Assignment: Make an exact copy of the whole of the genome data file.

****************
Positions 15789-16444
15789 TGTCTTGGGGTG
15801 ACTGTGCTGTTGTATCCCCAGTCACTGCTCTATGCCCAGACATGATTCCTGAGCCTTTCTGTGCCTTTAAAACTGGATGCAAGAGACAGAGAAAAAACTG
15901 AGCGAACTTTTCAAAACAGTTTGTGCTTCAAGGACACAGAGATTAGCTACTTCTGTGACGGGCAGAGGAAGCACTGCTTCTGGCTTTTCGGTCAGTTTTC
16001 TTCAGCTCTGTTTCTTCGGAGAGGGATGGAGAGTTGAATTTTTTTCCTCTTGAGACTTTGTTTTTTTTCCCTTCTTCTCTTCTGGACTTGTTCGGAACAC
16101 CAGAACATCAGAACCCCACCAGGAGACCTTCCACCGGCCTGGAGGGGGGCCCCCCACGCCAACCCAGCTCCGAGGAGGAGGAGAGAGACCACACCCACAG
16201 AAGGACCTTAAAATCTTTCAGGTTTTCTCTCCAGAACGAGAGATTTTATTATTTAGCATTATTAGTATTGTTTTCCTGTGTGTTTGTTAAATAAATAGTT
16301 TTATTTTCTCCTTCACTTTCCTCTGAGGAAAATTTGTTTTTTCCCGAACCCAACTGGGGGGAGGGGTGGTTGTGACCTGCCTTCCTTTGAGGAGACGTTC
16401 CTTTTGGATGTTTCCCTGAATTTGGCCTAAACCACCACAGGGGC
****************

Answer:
Positions 15789-16444
15789 TGTCTTGGGGTG
15801 ACTGTGCTGTTGTATCCCCAGTCACTGCTCTATGCCCAGACATGATTCCTGAGCCTTTCTGTGCCTTTAAAACTGGATGCAAGAGACAGAGAAAAAACTG
15901 AGCGAACTTTTCAAAACAGTTTGTGCTTCAAGGACACAGAGATTAGCTACTTCTGTGACGGGCAGAGGAAGCACTGCTTCTGGCTTTTCGGTCAGTTTTC
16001 TTCAGCTCTGTTTCTTCGGAGAGGGATGGAGAGTTGAATTTTTTTCCTCTTGAGACTTTGTTTTTTTTCCCTTCTTCTCTTCTGGACTTGTTCGGAACAC
16101 CAGAACATCAGAACCCCACCAGGAGACCTTCCACCGGCCTGGAGGGGGGCCCCCCACGCCAACCCAGCTCCGAGGAGGAGGAGAGAGACCACACCCACAG
16201 AAGGACCTTAAAATCTTTCAGGTTTTCTCTCCAGAACGAGAGATTTTATTATTTAGCATTATTAGTATTGTTTTCCTGTGTGTTTGTTAAATAAATAGTT
16301 TTATTTTCTCCTTCACTTTCCTCTGAGGAAAATTTGTTTTTTCCCGAACCCAACTGGGGGGAGGGGTGGTTGTGACCTGCCTTCCTTTGAGGAGACGTTC
16401 CTTTTGGATGTTTCCCTGAATTTGGCCTAAACCACCACAGGGGC